Crossway Announces Greek New Testament Produced at Tyndale House, Cambridge

Crossway Greek NT TyndaleToday Crossway announced the publication of a new Greek New Testament. There is a web page entitled Introducing ‘The Greek New Testament, Produced at Tyndale House, Cambridge’ that explains the rationale for this work, including a brief video. Here is a portion of the announcement:

The Greek New Testament, Produced at Tyndale House, Cambridge was created under the oversight of editors Dr. Dirk Jongkind (St. Edmund’s College, University of Cambridge) and Dr. Peter Williams (Tyndale House, Cambridge). Together with their team of scholars, they have taken a rigorously philological approach to reevaluating the manuscripts—reexamining spelling and paragraph decisions as well as allowing more recent discoveries related to scribal habits in the earliest manuscripts to inform editorial decisions.

It definitely looks like a work that ought to be checked out. As always, we welcome input from our readers, so feel free to share your thoughts with us in the comments section.

Steve Lawson Will Teach Expository Preaching at Grace Bible Institute of Pastoral Studies

Steve Lawson

Danny Thursby recently announced that Grace Bible Institute of Pastoral Studies will be hosing the Institute for Expository Preaching with Dr. Steve Lawson in August of 2018. Dr. Lawson will be talking about  “Preaching With Precision & Power” on Monday, Aug 13, 2018 1:00 PM – Wednesday, Aug 15, 2018 1:00 PM CDT. You can register here.

Charles Spurgeon’s Verse Expositions Available For Free

Verse ExpositionsCharles Spurgeon’s Verse Expositions of the Bible are available for purchase in book form here (3 Volumes). However, they are also freely available online at StudyLight.org, as well as in the form a an e-Sword commentary module. Here is the description of the e-Sword module given by the folks at BibleSupport.com:

About Spurgeon’s Expositions of the Bible

Before delivering a sermon, Spurgeon read a portion of Scripture, often interrupting his readings with spontaneous verse by verse comments to expose the Scripture’s meaning and content. Many of these expositions were published at the end of his weekly sermons in The Sword and The Trowel.

However, they have never before been published as a work to themselves. Three volumes are here published under the title Spurgeon’s Expositions of the Bible containing a complete compilation of those expositions. While not every scripture of the Bible was covered in his transcribed expositions, this mammoth project has resulted in a ‘virtual’ concise Bible commentary.

At first glance, expositions of the same passage may appear repetitive, but you will find repeated expositions of the same passages to contain fresh comments each time that he read them. It is the most valuable Bible reference material made available to pastors in a generation, and its value as a family devotional is beyond measure. It is our prayer that these expositions will be blessed of God to the good of many for the glory of Christ.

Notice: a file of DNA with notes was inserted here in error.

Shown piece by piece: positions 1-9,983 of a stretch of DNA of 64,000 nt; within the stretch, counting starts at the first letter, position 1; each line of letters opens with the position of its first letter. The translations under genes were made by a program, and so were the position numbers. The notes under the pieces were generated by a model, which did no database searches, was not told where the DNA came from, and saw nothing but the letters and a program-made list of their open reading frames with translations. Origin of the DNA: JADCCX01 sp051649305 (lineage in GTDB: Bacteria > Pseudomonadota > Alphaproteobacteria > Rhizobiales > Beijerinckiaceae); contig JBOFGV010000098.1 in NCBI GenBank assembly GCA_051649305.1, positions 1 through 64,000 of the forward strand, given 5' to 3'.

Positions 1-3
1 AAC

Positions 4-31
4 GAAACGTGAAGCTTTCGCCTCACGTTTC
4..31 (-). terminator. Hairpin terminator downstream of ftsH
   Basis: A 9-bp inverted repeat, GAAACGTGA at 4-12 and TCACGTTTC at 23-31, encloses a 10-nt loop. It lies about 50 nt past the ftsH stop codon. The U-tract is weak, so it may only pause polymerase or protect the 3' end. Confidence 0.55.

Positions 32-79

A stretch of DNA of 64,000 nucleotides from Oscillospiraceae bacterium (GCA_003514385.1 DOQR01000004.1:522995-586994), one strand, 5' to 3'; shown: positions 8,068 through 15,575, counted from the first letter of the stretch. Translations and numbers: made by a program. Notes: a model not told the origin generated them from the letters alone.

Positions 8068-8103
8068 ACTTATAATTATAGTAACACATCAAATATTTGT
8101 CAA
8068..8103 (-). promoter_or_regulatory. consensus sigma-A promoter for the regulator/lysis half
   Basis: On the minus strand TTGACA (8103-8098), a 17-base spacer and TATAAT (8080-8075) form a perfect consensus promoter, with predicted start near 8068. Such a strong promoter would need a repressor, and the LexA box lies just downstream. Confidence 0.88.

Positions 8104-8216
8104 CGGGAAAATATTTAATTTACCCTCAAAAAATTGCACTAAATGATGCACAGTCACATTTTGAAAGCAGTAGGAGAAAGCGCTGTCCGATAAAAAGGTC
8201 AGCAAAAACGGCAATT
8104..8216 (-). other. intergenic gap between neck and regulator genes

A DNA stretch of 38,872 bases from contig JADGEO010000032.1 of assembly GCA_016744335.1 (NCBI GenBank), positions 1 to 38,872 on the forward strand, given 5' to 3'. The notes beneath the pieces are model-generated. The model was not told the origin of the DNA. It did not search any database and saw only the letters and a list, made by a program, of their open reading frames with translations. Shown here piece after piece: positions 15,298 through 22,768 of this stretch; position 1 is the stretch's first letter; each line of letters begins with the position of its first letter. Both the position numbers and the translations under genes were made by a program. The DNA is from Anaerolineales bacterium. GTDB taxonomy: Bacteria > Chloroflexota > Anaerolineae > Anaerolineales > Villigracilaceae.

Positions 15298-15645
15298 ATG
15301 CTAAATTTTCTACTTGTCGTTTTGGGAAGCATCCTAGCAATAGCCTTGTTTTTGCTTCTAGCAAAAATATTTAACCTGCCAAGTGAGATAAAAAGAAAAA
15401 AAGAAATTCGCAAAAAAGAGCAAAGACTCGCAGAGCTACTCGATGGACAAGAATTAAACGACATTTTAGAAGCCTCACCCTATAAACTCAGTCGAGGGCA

Spurgeon’s passage expositions show a spontaneity of thought, and have a rhythmic presentation which his written sermons do not contain.

President James A. Garfield described them as “familiar and sensible.” They are also profound, demonstrating his burning desire and urgency to comfort God’s people in declaring the Good News of the Lord Jesus Christ.

e-Sword Edition

The 3 volumes and 30 megabytes of content are organized by exposition (breaking the material by verse would have broken with Spurgeon’s intent). Not every passage has a comment, but many passages have more than one comment, some more than 5 comments, and a few passage have more than 10 unique comments. It’s interesting to see different perspectives Spurgeon took as he revisited passages over the years.

Book Comments show which passages have comments (since e-Sword cannot provide the user with a top level view of comments).

Although Spurgeon’s sermons are filled with Biblical content and Christian wisdom, I wouldn’t necessarily list him as a good example of expository preaching. However, many of his exegetical insights are available in this resource, which offers the comments he made when he read the texts before preaching on them. They are like a brief, running commentary and are worthwhile reading, to say the least. I highly recommend checking out this resource to discover exegetical thoughts that are not often related in Spurgeon’s actual sermons.

Free Audio Download of ‘The Whole Christ’ by Sinclair Ferguson

The Whole ChristThis month’s free audio download from ChristianAudio.com is The Whole Christ by Sinclair Ferguson. Here is the description from the product page:

Sinclair Ferguson leads readers to rediscover an eighteenth-century debate on law and gospel: the Marrow Controversy. After sketching the history of the debate, Ferguson moves on to discuss the theology itself, acting as a wise guide for walking the path between legalism (overemphasis on the law) on the one side and antinomianism (wholesale rejection of the law) on the other.

I haven’t yet read or listened to the book myself, but it looks like it would be a good one, and I thought our readers would like to know about it. If you download it and listen to it, perhaps you could let us know what you think in the comments below.

A Good, Brief Article on Calvin and the Servetus Affair